The most controversial claim in this study is the suggestion that the collection of poor rates and their regular distribution to the poor was evident much earlier than the current orthodoxy suggests. McIntosh’s precise position on this is not easy to pin down: in her conclusion she writes of ‘the emergence after 1552 of ongoing sources of assistance within the parish’ (p. 296), while in a previous chapter we are informed that the evidence ‘suggests that in southern and central England, many parishes were indeed making use of the new system before 1598’ (p. 253, my emphasis). Here we are told that Collectors’ accounts were particularly fragile documents, and rarely stored with other parish records. But while this may be entirely true, it is not a sufficient basis upon which to argue for a far more widespread adoption of parish rating than the current evidence suggests. The examination of records from 125 parishes by a solitary researcher is indeed impressive, but that number pales when we remember that England and Wales encompassed some 10,000 parishes, the vast majority of which appear not to have left any evidence that regular collections were made for the poor from so early a date. Nor is it clear that the evidence that does survive indicates regular and ongoing parish rating. Indeed, if the system had been so widely adopted from the 1550s, one might ask why it was that so much additional legislation was deemed necessary, through to and including the famous statutes of 1598 and 1601. Finally, as Professor McIntosh does not discuss the amounts that were collected and laid out, we cannot know whether these payments were sufficient for subsistence, or merely supplementary. The penny payments given weekly to many of the poor of St Giles parish in Colchester in the 1590s can have made only a small contribution to their livelihood, while indications from elsewhere also suggest that anything approaching full maintenance was rare before the later years of the 17th century.(9)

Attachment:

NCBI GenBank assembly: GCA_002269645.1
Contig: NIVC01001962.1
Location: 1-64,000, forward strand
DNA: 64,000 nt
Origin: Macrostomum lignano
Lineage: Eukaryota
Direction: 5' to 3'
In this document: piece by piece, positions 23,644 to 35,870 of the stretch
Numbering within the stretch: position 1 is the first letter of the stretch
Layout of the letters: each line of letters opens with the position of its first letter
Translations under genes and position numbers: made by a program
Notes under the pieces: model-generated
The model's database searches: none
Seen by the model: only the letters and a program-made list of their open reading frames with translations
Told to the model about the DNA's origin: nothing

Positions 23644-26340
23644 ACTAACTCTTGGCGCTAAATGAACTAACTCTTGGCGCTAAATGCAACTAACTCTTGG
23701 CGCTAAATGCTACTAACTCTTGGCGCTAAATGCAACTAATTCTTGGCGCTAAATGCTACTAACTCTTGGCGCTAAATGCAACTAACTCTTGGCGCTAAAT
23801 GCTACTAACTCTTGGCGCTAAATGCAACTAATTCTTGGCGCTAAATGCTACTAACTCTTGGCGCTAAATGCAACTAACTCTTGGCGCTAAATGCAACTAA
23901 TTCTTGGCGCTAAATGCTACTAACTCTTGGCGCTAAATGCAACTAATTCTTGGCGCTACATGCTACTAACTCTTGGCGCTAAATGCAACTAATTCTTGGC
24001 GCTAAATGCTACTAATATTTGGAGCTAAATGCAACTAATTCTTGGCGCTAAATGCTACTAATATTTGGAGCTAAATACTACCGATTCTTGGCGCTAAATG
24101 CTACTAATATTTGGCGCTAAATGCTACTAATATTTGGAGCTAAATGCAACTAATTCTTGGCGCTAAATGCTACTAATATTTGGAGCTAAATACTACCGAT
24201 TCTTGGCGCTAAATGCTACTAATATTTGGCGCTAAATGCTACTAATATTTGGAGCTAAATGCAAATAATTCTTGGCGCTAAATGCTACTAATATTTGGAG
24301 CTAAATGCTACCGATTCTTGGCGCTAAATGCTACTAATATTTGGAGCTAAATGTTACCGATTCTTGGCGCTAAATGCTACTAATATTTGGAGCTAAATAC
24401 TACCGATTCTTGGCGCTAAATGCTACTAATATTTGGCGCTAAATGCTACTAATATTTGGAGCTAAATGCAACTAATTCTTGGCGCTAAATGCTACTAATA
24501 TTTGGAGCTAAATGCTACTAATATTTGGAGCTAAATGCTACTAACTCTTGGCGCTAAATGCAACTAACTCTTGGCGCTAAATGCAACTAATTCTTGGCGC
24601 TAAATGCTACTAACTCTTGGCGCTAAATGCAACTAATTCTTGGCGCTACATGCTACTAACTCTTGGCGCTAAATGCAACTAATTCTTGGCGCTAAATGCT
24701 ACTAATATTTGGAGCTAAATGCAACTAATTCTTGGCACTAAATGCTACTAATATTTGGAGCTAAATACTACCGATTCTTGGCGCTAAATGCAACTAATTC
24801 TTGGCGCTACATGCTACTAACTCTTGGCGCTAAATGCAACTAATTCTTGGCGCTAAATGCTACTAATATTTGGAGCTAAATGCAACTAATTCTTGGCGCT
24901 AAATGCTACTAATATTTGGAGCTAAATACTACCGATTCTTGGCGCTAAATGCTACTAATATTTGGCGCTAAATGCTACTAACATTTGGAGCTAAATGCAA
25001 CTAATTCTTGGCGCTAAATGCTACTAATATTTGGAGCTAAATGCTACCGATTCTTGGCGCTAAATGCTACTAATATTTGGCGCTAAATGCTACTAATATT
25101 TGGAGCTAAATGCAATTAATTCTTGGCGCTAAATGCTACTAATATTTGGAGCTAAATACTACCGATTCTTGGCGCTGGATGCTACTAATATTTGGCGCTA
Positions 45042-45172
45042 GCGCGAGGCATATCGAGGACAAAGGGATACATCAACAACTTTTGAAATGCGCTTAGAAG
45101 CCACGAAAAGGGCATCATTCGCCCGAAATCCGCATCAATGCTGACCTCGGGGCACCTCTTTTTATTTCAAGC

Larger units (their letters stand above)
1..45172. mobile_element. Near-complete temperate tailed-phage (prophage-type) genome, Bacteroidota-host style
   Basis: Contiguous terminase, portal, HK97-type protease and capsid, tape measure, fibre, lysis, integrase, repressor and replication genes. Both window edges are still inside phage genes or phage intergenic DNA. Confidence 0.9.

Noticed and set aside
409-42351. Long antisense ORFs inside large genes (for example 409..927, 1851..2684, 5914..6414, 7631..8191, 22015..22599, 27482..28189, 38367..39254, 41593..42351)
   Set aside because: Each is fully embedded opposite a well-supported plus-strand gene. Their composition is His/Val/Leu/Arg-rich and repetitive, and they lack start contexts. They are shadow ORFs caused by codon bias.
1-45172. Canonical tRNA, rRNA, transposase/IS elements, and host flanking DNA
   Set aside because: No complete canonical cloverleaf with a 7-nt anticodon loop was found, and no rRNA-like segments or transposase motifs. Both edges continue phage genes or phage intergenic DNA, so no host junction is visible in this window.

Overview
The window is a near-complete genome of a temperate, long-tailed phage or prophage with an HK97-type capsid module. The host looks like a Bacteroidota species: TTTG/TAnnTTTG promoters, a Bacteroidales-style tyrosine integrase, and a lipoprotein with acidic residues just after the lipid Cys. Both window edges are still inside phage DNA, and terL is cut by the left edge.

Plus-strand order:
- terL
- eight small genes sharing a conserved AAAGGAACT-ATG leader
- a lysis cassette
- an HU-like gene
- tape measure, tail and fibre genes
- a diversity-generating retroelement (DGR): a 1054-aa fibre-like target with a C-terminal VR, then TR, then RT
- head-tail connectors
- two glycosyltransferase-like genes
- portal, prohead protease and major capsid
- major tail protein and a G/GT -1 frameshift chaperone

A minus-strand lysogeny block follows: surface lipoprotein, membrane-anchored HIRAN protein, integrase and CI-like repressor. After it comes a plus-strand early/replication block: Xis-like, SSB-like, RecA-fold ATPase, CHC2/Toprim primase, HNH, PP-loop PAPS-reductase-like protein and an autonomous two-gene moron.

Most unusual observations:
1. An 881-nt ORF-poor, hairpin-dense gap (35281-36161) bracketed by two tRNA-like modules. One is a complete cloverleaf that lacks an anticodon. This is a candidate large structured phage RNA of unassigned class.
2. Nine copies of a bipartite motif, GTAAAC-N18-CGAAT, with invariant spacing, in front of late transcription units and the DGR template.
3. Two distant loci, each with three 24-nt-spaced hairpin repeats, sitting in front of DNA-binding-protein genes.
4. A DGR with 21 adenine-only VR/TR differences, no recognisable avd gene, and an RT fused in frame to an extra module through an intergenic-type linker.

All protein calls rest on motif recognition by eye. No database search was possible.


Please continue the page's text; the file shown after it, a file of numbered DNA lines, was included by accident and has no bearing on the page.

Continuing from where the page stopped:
There is so much more in this book than can be discussed in even an extended review and, while this reviewer remains a little sceptical of one of its key conclusions, it remains a vital contribution to the historiography, and one that no historian of social welfare can ignore. The new perspectives adopted, the alacrity with which sacred cows are put to the sword, the depth of research and the humanity of the analysis, all render this a stimulating volume and a fascinating read. McIntosh’s book represents an important step forward in how we approach and understand the genesis of the social welfare systems of early modern England, and offers clear guidelines that future scholars would do well to follow.